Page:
What is the Clinical and Cost-effectiveness of Thromboprophylaxis in Patients with Lower Limb Immobilisation


In the UK, around 70,000 people injure their leg and have to have wear a boot or a cast. These people are at higher risk of blood clots forming in their veins, a condition called venous thromboembolism (VTE). VTE can cause long-term problems in the legs, serious illnesses, and occasionally death if the clot migrates to other parts of the body such as the lungs.  

 It is possible to prevent VTE by giving people an anticoagulant, a drug that stops the blood from clotting. Anticoagulants are available in injections or tablets. People who are considered high-risk of developing blood clots are recommended daily injections of anticoagulants, which can be uncomfortable and sometimes difficult to give, whereas people who are considered low-risk of developing clots are not recommended any anticoagulant treatment at all. 

We do not have strong evidence comparing anticoagulants for people at high-risk of VTE, and we know little about the benefits and risks of any preventive medication for people at low-risk of VTE. 


The TiLLI trial will be split into 2 linked studies, TiLLI-high and TiLLI-low. TiLLI-high will investigate what form of anticoagulant is better for people who are at high-risk of clots after a leg injury. Whereas TiLLI-low will look at what form of anticoagulant, if any, is better in people at low-risk of clots.  

 The study will aim to recruit 10,000 participants from 30 UK sites. Participants must be aged 16 or over and have injured their leg in the last 7 days which resulted in it being put in a rigid cast or brace. If people agree to take part, their risk of VTE will be assessed, if considered high-risk they will be placed into TiLLI-high and if they are considered low-risk they will be placed in TiLLI-Low.  

People allocated to TiLLI-High will be randomised to receive either an injectable anticoagulant or an oral anticoagulant. People allocated to TiLLI-Low will be randomised to receive either an injectable anticoagulant, an oral anticoagulant, or no drug at all. 

In both TiLLI-high and TiLLI-low, we will consider which is the better treatment option by considering the cost, frequency of VTE events, resource use, and patient preference. 

Aims & Objectives

This project aims to find out what the clinical and cost effectiveness of injectable anticoagulant versus oral tablet anticoagulants in people with a high-risk of blood clots as well as the clinical and cost effectiveness of injectable anticoagulant, oral tablet anticoagulants, or no medication in people with a low-risk of blood clots.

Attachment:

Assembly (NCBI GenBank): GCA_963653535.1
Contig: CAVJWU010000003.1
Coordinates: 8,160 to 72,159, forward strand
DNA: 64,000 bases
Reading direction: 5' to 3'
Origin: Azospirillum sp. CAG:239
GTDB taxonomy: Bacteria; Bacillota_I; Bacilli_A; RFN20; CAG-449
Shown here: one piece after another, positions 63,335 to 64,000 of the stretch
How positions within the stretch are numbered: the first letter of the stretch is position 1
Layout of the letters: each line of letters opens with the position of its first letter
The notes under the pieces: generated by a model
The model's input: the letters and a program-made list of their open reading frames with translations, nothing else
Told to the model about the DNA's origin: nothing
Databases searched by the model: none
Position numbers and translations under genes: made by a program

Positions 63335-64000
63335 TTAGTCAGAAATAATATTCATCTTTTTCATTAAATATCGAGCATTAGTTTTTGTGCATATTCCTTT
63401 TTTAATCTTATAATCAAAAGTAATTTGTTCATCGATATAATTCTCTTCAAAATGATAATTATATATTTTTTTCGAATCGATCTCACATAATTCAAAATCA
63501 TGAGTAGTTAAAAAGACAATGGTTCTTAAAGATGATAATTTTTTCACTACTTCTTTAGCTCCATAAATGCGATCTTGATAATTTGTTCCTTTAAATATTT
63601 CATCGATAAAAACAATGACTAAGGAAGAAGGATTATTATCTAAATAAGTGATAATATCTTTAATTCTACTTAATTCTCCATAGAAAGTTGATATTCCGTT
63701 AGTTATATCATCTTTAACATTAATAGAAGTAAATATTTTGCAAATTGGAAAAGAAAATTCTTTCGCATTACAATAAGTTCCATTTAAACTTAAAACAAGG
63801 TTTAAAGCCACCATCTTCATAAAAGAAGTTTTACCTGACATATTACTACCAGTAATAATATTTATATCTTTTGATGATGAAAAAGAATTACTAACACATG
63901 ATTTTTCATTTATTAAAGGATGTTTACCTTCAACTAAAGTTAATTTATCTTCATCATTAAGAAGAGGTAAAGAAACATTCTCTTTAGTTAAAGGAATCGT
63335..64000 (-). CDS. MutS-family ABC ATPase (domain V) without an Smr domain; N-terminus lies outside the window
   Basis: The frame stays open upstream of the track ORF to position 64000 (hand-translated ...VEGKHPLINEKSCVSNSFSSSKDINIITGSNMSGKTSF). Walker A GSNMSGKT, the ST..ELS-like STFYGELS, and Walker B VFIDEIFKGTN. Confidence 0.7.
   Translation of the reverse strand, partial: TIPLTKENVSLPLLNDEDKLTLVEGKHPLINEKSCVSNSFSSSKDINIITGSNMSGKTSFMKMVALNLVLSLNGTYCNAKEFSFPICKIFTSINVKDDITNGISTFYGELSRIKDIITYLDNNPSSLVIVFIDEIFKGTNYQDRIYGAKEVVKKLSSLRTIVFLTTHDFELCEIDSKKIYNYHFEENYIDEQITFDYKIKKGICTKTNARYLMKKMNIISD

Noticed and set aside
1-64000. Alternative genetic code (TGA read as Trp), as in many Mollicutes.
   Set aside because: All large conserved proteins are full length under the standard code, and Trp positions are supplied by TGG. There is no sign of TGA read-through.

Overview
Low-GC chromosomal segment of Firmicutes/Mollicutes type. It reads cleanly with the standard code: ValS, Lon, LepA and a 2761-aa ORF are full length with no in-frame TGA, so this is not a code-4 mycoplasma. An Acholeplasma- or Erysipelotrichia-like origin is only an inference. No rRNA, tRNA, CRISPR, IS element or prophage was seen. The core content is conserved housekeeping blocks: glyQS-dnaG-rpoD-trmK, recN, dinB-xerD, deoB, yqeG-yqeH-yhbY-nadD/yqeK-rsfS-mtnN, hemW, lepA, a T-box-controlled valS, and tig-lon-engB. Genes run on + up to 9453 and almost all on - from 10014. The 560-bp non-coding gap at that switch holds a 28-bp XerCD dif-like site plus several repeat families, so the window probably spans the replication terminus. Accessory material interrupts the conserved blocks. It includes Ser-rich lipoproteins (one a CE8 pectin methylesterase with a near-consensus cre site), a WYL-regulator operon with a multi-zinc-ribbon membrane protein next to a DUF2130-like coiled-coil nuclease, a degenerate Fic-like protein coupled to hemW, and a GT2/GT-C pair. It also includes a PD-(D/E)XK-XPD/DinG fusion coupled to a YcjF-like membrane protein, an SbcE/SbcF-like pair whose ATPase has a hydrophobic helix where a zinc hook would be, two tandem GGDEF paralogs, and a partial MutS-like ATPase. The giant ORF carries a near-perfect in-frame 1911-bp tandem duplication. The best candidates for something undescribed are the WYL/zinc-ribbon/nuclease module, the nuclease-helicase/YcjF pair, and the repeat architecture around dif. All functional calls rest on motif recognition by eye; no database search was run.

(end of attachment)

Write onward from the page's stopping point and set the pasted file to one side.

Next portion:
Study Design

A pragmatic, multicentre, open-label, linked pair of randomised controlled trials with common outcomes and parallel economic analysis each with internal pilot phases: 

TiLLI-High: a non-inferiority trial in people with temporary lower limb immobilisation at high risk of VTE comparing DOACs (intervention) to parenteral prophylaxis (routine care). 

TiLLI-Low: a superiority trial in people with temporary lower limb immobilisation at low risk of VTE comparing parenteral prophylaxis (intervention) or DOACs (intervention) to no pharmacological prophylaxis (routine care). 

funded by

National Institute for Health and Care Research


Thromboprophylaxis in lower limb immobilisation after injury (TiLLI)

Thromboprophylaxis in ambulatory emergency department patients managed with lower limb immobilisation after injury: a national survey

Different strategies for pharmacological thromboprophylaxis for lower-limb immobilisation after injury: systematic review and economic evaluation

Pharmacological thromboprophylaxis to prevent venous thromboembolism in patients with temporary lower limb immobilization after injury: systematic review and network meta-analysis

Lead Applicants

Professor Xavier Griffin, Queen Mary University of London

Professor Daniel Horner, NCA NHS Foundation Trust 


Associate Professor, Delphine Douillet, Angers University Hospital 

Dr Kirstin de Wit, Queen’s University

Dr Rhona Sinclair, The Newcastle Upon Tyne Hospitals NHS Foundation Trust 

Mr Chris Bretherton, Queen Mary University of London

Mr Matthew Machin, Imperial College London 

Mr Thomas Hamborg, Queen Mary of University London 

Ms Jamila Kassam, Queen Mary University of London 

Ms Sarah Davies, University of Sheffield 

Professor Alun Davies, Imperial College London 

Professor Beverley Hunt, Guy’s and St Thomas’ NHS Foundation Trust 

Professor Borislava Mihaylova, Queen of Mary University London 

Professor Richard Hooper, Queen Mary of University London 

Professor Roopen Arya, Kings College Hospital NHS Foundation Trust 

Professor Steve Goodacre, University of Sheffield 


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